Enclosed are some pictures of the setup I have on my MacGregor 25.
End boom traveler, boom vang and boom kicker.View attachment 83854

View attachment 83855 Hope the photo's help
View attachment 83856
looks to me like you already have a boom vang and your main sheet is at the rear of the boom now...unless in 5 years here i haven't learned anything
 
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Joe

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Jun 1, 2004
7,456
Catalina 27 Mission Bay, San Diego
looks to me like you already have a boom vang and your main sheet is at the rear of the boom now...unless in 5 years here i haven't learned anything
The original post was JoeSailor seeking info on boom vangs for his Venture 21.

The pictured Venture 21 belonged to Mac 25, where he was showing his setup should JoeSailor opt to convert to an end boom sheeting/traveler system.

So, the purpose of your comment is????
 
Sep 15, 2009
6,242
S2 9.2a Fairhope Al
The original post was JoeSailor seeking info on boom vangs for his Venture 21.

The pictured Venture 21 belonged to Mac 25, where he was showing his setup should JoeSailor opt to convert to an end boom sheeting/traveler system.

So, the purpose of your comment is????
hummm looks like i got the two boats cornfused thanks for pointing that out.......
 

Joe

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Jun 1, 2004
7,456
Catalina 27 Mission Bay, San Diego
hummm looks like i got the two boats cornfused thanks for pointing that out.......
heh, heh.... happens to me all the time, my friend. We ain't gettin' any younger.
 
Jan 22, 2008
53
Macgregor 21 MN
I set up my traveler system on the bridgedeck on my Venture 21 as the original end boom sheeting system was unable to control the sail when sailing close to the wind. With that there is less need for a vang except when well off the wind. The vang puts tremendous pressure on the chintzy gooseneck so I constructed a much heavier gooseneck to take the pressure of the vang.
 
Oct 21, 2014
6
CS 30 norfolk
Mac 25 Nice traveler set up, I have always liked the main sheet as far back as possible for leverage, that looks custom, is it. My CS is set up so the Helm can not control anything other than the Wheel my traveler is cabin top and all lines let to cockpit so it works fine just not conducive to any sort of single handling.which was not my first choice in set-up so that's another consideration. This years setup will have a Vang and preventer separate from one another.I will add if the Vang is disconnected and used as a downwind preventer to the rail be sure to have enough line to gybe the main if you get caught backwinded, ask me how I know...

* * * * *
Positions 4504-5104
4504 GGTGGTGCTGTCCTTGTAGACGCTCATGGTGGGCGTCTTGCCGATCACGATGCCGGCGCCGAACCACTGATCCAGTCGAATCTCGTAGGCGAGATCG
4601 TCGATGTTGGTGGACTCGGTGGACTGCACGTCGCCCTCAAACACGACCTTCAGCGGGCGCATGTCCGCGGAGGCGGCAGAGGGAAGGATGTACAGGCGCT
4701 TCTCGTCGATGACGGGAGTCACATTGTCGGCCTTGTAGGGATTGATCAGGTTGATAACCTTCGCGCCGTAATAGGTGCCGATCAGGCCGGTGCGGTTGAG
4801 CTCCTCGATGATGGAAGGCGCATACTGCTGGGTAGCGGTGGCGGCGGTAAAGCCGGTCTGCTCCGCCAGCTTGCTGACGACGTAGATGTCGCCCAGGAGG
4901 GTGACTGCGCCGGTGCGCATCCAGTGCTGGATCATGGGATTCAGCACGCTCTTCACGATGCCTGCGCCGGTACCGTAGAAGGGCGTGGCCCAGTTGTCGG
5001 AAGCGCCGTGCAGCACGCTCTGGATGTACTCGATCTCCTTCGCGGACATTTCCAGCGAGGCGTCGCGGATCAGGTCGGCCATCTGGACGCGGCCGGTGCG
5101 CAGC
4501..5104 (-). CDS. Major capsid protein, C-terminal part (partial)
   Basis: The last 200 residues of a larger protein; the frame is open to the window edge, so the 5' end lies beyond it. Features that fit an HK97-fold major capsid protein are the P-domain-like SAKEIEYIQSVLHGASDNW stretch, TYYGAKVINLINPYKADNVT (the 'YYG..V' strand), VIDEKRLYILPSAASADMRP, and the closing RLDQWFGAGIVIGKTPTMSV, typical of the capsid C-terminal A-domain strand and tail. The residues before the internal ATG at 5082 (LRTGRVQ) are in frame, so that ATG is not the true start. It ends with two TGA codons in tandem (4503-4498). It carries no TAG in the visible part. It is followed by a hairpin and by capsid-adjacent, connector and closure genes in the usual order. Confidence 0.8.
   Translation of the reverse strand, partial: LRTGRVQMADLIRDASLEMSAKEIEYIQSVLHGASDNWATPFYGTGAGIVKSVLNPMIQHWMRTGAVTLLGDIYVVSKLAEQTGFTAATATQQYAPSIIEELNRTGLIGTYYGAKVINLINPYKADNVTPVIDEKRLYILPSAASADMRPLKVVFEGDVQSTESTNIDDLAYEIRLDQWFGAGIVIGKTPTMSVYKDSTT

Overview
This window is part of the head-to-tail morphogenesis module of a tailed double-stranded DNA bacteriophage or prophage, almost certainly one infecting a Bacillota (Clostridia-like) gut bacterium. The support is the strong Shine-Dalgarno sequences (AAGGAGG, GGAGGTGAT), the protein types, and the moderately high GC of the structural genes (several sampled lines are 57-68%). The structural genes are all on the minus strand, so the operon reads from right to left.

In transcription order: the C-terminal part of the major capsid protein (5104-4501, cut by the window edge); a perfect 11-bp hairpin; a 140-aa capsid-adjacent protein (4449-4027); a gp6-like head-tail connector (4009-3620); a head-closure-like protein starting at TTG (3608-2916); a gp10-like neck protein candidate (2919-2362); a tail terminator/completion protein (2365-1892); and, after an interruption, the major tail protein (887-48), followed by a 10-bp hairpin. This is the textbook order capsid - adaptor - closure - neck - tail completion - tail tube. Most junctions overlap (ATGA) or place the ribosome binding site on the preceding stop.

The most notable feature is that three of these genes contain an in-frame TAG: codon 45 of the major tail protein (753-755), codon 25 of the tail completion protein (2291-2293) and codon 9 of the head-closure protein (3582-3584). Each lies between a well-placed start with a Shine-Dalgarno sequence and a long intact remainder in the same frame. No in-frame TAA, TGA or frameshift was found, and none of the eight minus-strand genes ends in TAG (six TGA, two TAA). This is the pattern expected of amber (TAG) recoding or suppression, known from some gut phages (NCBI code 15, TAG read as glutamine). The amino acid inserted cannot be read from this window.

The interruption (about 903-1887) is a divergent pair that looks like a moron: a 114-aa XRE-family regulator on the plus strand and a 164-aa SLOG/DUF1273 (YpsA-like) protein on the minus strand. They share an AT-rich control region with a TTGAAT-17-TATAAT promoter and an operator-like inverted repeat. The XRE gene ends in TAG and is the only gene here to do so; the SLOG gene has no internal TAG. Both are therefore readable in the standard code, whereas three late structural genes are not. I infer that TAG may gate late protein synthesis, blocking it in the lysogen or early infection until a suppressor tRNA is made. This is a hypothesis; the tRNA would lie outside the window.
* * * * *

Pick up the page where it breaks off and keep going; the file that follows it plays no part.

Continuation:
Mac 25

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Nov 5, 2013
29
Macgregor 25 inland lakes in Michigan
Albrazzi

In answer to your question.
I made the traveler with over the counter parts.
Lewmar size 1 traveler kit.
Garhauen UR-1 universal risers
Aluminum square tubing.
There are brackets that attach to the bottom of the traveler
to the stern rail risers for more support, that are hand made.
The setup was easy to make and easy to install on the boat.
I use the boat 3 days a week, so I do a lot of solo sailing.
So I wanted the traveler where it was easy to use.
It was worth the time and money.
 

capta

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Jun 4, 2009
4,309
Pearson 530 Admiralty Bay, Bequia SVG
I'm completely confused. For something over 50 years I've been calling a block and tackle rig that ran from the boom, nearly straight down to the gene track a vang. Now you are saying, "The base of a boom vang MUST be attached to the mast or its base". What have I been using all these years, then? It certainly isn't a preventer, which runs outside everything from the boom end to the bow.
I know I'm old and behind the times, but I hadn't thought my 'old timer's disease' was all THAT bad, yet.
 
Nov 8, 2010
11,385
Beneteau First 36.7 & 260 Minneapolis MN & Bayfield WI
I'm completely confused. For something over 50 years I've been calling a block and tackle rig that ran from the boom, nearly straight down to the gene track a vang. Now you are saying, "The base of a boom vang MUST be attached to the mast or its base". What have I been using all these years, then? It certainly isn't a preventer, which runs outside everything from the boom end to the bow.
I know I'm old and behind the times, but I hadn't thought my 'old timer's disease' was all THAT bad, yet.
Technically you're correct, any line that is used to exert a downward force on the boom to control sail shape is a boom vang. That's the difference between a vang and a preventer, a preventer has no function controlling sail shape.

It is however in 99% of the cases tacked at the mast. Having it anywhere else makes it just like the mainsheet; its length must be adjusted when the boom swings if you want to maintain the same twist. PITA.
 
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Jul 27, 2012
13
C&C 24ft PORTLAND ME


My C&C 24 had a modified Crosby mainsheet traveler - see photo- which I was going to replace until I realized that a rail system would restrict access to the cabin or encumber movement towards the stern (if I ran it off the end of the boom). It worked fine except for the rise of the boom when the main sheet was payed out. I Installed a separate bail on the boom and attached a double block and a fiddle block with a cam cleat at the base of the mast. Works fine